Eventually progress grinds to a halt and more time is spent dealing with problems than developing new functionality.
We’ve considered some cases where technical debt can hurt an organization, but let’s think about some occasions where it makes sense to create some technical debt.
Often the most critical question isn’t how a piece of software should be made, but if it should be made at all. In those circumstances it makes sense to build something as quickly as possible to support the product discovery process. When prototyping you will typically take any shortcuts necessary to get to working software and learn more about the product before committing significant resources.
Where something is extremely technically challenging and the right mechanism to implement the solution isn’t clear, an engineering prototype can also be used for technical derisking of the project. “Mythical Man Month” author Fred Brooks described this as “Writing one to throw away”.
Engineers are often very skeptical about creating proof of concept prototypes with high technical debt because they are concerned that they may be required to productionize them without suitable refactoring time being allocated. To paraphrase Milton Freidman “There is nothing more permanent than a temporary solution”.
Taking this into account it is very important that stakeholders understand that a high fidelity prototype they have just seen at a demo won’t be production ready in a week’s time.
This differs from the prototype case because in this instance you are sure of the value of the software you are building, but you are prepared to take some shortcuts to get there quicker. This is the sense that was referred to by Ward Cunningham in the original coining of the term “Technical Debt”.
This might be because you are writing an application in a very competitive market where there is a strong element of “winner takes all” and launching a few weeks earlier offers a significant advantage, or because the software must be prepared for a specific date that can’t move for example a Black Friday sale, or the launch of a movie.
In this situation it can make sense to deliberately take on technical debt to release more quickly. When doing this it’s essential that any technical debt is tracked and logged and time is set aside to pay it down later.
The opposite of technical debt is technical investment. This is a less commonly used term, but means making technical improvements to support the future needs of the application. On the surface this would appear to be an activity with no downsides, but done without care this can have negative consequences.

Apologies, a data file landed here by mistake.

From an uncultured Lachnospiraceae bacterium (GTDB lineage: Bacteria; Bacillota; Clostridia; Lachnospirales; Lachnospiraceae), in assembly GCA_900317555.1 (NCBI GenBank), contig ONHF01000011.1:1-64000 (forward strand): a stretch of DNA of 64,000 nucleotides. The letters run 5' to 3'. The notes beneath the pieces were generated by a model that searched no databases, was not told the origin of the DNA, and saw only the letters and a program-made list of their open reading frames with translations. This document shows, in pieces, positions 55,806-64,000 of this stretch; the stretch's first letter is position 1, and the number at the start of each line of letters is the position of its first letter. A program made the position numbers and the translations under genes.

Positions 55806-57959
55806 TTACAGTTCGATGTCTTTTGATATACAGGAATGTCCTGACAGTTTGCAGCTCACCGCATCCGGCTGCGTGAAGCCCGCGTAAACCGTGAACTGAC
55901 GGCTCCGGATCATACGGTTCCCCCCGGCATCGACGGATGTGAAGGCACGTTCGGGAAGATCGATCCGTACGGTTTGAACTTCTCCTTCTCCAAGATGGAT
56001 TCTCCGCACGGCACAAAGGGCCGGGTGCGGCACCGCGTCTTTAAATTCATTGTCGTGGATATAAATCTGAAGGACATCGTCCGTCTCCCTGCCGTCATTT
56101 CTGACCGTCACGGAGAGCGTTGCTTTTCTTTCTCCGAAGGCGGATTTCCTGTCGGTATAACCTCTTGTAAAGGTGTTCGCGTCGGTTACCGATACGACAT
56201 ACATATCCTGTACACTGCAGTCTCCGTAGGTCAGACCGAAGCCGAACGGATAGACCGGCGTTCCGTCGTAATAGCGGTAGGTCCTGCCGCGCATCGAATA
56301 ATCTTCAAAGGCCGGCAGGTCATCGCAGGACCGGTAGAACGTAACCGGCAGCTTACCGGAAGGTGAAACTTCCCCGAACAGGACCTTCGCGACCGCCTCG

Creating optimisations which don’t reflect real performance problems, but make the code more complex and hard to support
Less talked about than Premature Optimisation, but equally damaging this means turning straightforward functionality into a generalized framework where the flexibility is never used, but the additional complexity makes the application harder to understand.
Adding features to an application that doesn’t help the users, but adds complexity to the interface and more functionality to test and support.
Clearly, some kinds of technical investment can be harmful, but what kinds can be relied upon to deliver benefits?
This is especially powerful if combined with refactoring the application to be more testable. A highly testable application is almost always a flexible and extensible application due to the layering and modularity that is required for effective tests.
Simplifying applications and streamlining a complex application helps users and engineers to better understand the product. Using another financial analogy, unused code should be considered as a liability rather than an asset.
In the talk Software That Fits in Your Head Dan North talks about the concept of “Software Halflife”. That code that’s existed for a while should either be hardened or replaced. Adoption of a microservice architecture provides clearly defined boundaries between systems which allows a problematic or underperforming component to be replaced without risking a knock on effect to the system as a whole.
Hopefully this piece has highlighted the power and subtlety of “Technical Debt” and how with pragmatism it can be used to derive maximum value from the software delivery process.